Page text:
Note to users. If you're seeing this message, it means that your browser cannot find this page's style/presentation instructions -- or possibly that you are using a browser that does not support current Web standards. Find out more about why this message is appearing, and what you can do to make your experience of our site the best it can be.

Subscribe

Sci. STKE, 8 May 2007
Vol. 2007, Issue 385, p. tw156
[DOI: 10.1126/stke.3852007tw156]

EDITORS' CHOICE

Computational Biology Target the Bridges in Signaling Networks

Nancy R. Gough

Science's STKE, AAAS, Washington, DC 20005, USA

The ability to identify essential components in signaling networks may allow for targeted disruption of the processes controlled by these networks. Yu et al. wanted to determine whether it was more important that a protein be highly connected (a hub) or that it have a high degree of "betweenness" (a bottleneck), a protein through which many nonredundant paths through the network proceed. They defined four types of nodes in a pathway--hub-bottleneck node, nonhub-bottleneck node, hub-nonbottleneck node, or nonhub-nonbottleneck node--and then analyzed signaling networks, metabolic networks, and protein interaction networks to determine what types of nodes correlated best with essential genes in each type of network. In signaling networks, hub-bottlenecks and nonhub-bottlenecks were likely to be encoded by essential genes, whereas hub-nonbottlenecks were not. Thus, for signaling networks, "betweenness" may be a better indicator of essentialness than is connectedness alone, perhaps because signaling pathways have directed information flow through the network. A further refinement of the nonhub-bottleneck nodes was based on dividing the nodes into those that participate in "permanent" interactions, such as those that hold protein complexes together, versus those that are "transient," mediating temporary protein interactions. Not surprisingly, those nonhub-bottleneck nodes defined as permanent were more likely to be encoded by an essential gene than were the transient nonhub-bottlenecks. Based on their analysis, the authors suggest that nonhub-bottlenecks may represent the points of pathway crosstalk. Cak1p, which is encoded by an essential gene in yeast and is a cyclin-dependent protein kinase-activating kinase, is presented as an example of a nonhub-bottleneck that connects two signaling pathways: regulation of the cell cycle and the sporulation pathway.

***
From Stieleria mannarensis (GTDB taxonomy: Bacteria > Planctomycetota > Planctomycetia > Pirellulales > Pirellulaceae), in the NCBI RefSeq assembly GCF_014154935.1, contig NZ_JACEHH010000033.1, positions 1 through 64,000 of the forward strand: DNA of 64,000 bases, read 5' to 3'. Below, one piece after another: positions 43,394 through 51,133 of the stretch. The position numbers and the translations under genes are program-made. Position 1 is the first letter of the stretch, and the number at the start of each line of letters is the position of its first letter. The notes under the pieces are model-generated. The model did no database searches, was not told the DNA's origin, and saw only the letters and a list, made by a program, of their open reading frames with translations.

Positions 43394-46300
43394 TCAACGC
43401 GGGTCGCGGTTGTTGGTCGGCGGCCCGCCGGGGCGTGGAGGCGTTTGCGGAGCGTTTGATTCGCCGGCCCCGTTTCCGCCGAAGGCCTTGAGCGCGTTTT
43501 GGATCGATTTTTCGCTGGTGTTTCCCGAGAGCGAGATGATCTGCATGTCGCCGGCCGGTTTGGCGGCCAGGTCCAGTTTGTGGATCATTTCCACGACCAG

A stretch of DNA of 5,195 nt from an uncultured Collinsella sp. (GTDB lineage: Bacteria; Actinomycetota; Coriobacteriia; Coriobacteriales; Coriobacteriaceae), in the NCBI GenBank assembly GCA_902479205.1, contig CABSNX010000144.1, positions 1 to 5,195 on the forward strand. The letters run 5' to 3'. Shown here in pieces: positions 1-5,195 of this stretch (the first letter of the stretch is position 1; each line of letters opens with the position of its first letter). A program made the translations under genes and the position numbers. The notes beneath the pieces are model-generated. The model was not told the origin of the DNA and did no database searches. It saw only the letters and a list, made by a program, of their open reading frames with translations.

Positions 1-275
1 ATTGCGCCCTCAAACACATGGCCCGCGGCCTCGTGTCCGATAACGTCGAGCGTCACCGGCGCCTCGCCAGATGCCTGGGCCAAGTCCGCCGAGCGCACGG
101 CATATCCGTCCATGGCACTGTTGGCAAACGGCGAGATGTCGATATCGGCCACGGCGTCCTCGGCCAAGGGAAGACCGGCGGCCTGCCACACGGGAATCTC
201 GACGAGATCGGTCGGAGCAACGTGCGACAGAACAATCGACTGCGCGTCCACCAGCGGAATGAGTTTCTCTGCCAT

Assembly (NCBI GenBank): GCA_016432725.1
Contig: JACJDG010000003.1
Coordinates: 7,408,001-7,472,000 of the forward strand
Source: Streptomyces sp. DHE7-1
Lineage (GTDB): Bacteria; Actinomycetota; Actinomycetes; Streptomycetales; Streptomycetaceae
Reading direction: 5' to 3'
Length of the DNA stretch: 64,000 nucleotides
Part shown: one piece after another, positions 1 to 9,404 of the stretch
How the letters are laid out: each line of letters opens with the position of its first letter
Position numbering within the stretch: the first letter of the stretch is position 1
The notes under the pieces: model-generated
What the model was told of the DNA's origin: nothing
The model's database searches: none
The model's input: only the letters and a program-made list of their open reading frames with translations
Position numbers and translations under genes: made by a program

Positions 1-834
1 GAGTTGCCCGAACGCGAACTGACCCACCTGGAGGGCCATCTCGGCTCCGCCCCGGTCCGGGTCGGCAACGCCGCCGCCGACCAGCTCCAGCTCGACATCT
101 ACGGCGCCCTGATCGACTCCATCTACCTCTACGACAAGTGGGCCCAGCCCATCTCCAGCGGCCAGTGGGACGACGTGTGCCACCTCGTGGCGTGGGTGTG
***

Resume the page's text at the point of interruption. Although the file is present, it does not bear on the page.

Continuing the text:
H. Yu, P. M. Kim, E. Sprecher, V. Trifonov, M. Gerstein, The importance of bottlenecks in protein networks: Correlation with gene essentiality and expression dynamics. PLoS Comput. Biol. 3, e59 (2007). [PubMed]

Citation: N. R. Gough, Target the Bridges in Signaling Networks. Sci. STKE 2007, tw156 (2007).



To Advertise     Find Products


Science Signaling. ISSN 1937-9145 (online), 1945-0877 (print). Pre-2008: Science's STKE. ISSN 1525-8882